Thursday, March 8, 2012

Tuesdays at the Castle

When I picked up Tuesdays at the Castle last year before its release date in October, I thought it looked vaguely entertaining. It was about a princess, after all. But it didn't make it into my immediate next list because it was middle school fiction. As I've said in previous reviews, I'm not so fond of middle school fiction because about half of what I read in that age group is, plainly, boring. Jessica Day George's novel, however, is not. Instead, it's the perfect example of good middle school fiction, focusing on adventure rather than romantic interests.

Castle Glower is magical. It picks its own kings, and so far, the castle favors Prince Rolf, as shown by the fact that it moved his quarters right next to the throne room. But it's his sister Princess Celie that the castle seems to have a special connection with. Celie likes to draw blueprints of the castle, a task made more difficult when the castle adds new rooms on a whim, often on Tuesdays. But perhaps because of her interest, the castle responds to her wishes in ways it will not with anyone else.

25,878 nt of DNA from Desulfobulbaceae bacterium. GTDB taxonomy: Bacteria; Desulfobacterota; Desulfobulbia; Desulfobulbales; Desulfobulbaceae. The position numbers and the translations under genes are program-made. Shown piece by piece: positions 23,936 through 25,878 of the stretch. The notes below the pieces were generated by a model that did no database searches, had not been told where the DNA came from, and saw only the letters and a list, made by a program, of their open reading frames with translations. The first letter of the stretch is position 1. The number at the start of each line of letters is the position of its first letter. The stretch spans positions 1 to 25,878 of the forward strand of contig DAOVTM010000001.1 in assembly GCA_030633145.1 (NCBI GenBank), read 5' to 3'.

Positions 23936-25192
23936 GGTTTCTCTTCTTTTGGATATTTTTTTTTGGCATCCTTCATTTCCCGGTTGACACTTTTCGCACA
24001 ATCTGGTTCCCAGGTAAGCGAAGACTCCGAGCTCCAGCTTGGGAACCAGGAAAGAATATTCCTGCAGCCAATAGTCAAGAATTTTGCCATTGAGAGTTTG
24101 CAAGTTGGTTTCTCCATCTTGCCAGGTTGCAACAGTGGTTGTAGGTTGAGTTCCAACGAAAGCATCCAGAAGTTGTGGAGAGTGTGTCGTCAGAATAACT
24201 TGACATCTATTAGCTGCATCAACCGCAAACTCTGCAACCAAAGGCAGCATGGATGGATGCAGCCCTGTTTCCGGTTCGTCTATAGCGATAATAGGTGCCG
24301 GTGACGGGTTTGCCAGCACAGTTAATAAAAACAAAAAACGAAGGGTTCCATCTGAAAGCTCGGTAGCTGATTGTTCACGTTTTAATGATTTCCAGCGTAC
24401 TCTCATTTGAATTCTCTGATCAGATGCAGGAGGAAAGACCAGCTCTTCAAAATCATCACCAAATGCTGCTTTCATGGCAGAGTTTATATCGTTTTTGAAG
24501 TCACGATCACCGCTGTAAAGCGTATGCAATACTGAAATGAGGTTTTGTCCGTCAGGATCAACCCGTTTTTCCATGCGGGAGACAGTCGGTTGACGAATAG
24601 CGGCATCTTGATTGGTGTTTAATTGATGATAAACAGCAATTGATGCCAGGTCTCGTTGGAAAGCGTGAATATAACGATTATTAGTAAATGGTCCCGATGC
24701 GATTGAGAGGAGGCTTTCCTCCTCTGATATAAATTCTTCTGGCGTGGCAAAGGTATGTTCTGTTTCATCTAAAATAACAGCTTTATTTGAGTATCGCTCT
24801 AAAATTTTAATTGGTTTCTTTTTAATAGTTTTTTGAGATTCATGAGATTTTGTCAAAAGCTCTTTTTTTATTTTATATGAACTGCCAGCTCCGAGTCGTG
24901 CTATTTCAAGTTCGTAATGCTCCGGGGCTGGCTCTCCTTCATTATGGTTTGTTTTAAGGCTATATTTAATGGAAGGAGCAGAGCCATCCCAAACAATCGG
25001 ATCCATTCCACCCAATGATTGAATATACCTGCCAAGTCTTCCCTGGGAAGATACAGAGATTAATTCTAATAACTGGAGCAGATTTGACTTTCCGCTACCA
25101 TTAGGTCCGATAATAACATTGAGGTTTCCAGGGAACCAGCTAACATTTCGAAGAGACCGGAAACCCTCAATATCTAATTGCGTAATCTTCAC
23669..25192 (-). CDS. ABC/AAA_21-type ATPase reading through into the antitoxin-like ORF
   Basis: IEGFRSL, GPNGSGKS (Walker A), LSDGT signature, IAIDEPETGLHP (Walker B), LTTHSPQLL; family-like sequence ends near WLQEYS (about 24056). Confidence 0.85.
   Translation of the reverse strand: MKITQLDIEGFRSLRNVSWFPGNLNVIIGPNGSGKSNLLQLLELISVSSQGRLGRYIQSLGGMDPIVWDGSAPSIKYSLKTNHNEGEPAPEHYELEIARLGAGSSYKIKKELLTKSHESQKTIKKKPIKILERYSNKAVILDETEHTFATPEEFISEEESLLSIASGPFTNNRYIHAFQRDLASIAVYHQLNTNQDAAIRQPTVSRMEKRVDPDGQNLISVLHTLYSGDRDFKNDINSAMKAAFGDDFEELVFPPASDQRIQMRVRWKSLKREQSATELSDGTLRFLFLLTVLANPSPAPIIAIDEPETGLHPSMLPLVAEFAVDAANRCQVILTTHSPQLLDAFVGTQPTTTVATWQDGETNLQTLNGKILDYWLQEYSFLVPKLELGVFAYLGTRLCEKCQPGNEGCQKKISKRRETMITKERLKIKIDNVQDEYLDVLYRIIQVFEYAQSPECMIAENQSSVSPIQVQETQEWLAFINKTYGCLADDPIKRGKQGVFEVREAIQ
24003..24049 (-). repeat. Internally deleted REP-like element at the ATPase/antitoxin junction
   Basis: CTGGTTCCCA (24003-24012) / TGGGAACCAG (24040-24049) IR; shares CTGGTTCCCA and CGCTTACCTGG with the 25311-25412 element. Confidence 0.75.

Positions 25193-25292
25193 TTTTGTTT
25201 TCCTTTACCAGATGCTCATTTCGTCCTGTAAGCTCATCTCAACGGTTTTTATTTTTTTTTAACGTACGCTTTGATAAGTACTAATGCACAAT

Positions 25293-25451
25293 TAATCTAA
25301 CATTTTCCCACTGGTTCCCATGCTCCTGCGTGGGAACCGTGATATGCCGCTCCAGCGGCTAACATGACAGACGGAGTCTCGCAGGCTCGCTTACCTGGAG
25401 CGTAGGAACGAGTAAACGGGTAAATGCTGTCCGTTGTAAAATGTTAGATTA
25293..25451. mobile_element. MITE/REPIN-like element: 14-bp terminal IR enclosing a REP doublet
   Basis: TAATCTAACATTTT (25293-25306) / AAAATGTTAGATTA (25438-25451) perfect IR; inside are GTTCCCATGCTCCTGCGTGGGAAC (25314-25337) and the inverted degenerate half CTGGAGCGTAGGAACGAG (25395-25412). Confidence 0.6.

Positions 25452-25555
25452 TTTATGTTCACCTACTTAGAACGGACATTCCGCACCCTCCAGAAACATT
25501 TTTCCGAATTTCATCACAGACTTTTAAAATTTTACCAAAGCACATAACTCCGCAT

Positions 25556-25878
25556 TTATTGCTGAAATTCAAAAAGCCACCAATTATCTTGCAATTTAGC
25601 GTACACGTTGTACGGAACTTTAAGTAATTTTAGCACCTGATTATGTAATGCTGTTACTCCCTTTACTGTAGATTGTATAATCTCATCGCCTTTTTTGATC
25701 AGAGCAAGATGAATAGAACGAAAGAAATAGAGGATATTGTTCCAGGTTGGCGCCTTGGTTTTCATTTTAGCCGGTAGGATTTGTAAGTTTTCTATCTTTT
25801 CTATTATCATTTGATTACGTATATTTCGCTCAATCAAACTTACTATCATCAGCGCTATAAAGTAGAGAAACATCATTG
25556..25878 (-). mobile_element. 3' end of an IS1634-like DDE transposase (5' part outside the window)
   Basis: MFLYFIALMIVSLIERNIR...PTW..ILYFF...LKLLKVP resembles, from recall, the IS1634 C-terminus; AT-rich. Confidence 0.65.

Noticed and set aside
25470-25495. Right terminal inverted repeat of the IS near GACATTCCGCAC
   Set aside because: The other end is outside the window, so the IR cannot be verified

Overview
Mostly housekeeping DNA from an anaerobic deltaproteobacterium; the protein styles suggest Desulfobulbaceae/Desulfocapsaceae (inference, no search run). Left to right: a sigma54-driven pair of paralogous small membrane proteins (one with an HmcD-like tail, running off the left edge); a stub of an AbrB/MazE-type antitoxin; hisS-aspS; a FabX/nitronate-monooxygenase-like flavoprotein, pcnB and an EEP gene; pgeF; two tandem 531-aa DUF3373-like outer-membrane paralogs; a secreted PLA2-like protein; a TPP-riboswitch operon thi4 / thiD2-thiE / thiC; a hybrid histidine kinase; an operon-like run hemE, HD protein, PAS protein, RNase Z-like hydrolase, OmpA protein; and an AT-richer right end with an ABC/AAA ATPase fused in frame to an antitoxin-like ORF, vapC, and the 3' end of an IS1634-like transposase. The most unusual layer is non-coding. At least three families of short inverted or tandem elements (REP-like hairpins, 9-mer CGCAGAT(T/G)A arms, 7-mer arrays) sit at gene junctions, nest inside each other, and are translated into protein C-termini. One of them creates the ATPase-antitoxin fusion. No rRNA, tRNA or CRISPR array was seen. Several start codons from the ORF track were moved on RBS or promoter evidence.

When the king and queen are ambushed and appear to be dead, Celie's idyllic days of mapping rooms for fun are cut short. The princess and her siblings find themselves fighting for their place in the kingdom when two rival princes show up on their doorstep, the castle remaining mysteriously quiet as to what to do with them. As a sinister plot unfolds around them, they must believe in the castle's goodness and do what they can to help the castle oust the intruders before the intruders figure out how to silence the castle and its royal children for good.

It might sound a little hokey, but the story was honestly a lot of fun. It had great sibling interaction, a fascinating magical element, real danger, and loveable, well-imagined minor characters. Above all, in a clear battle of good versus evil, good wins (I'm not going to pretend that's a spoiler, because isn't that what we all want and expect?). And there's no angst-y teenagers or steamy romance threatening to overtake the plot. Though I love my young adult books, it's refreshing to take a break from all that every once in a while.

Four stars for Tuesdays at the Castle. Give it to your middle schoolers to read. Read it yourself!

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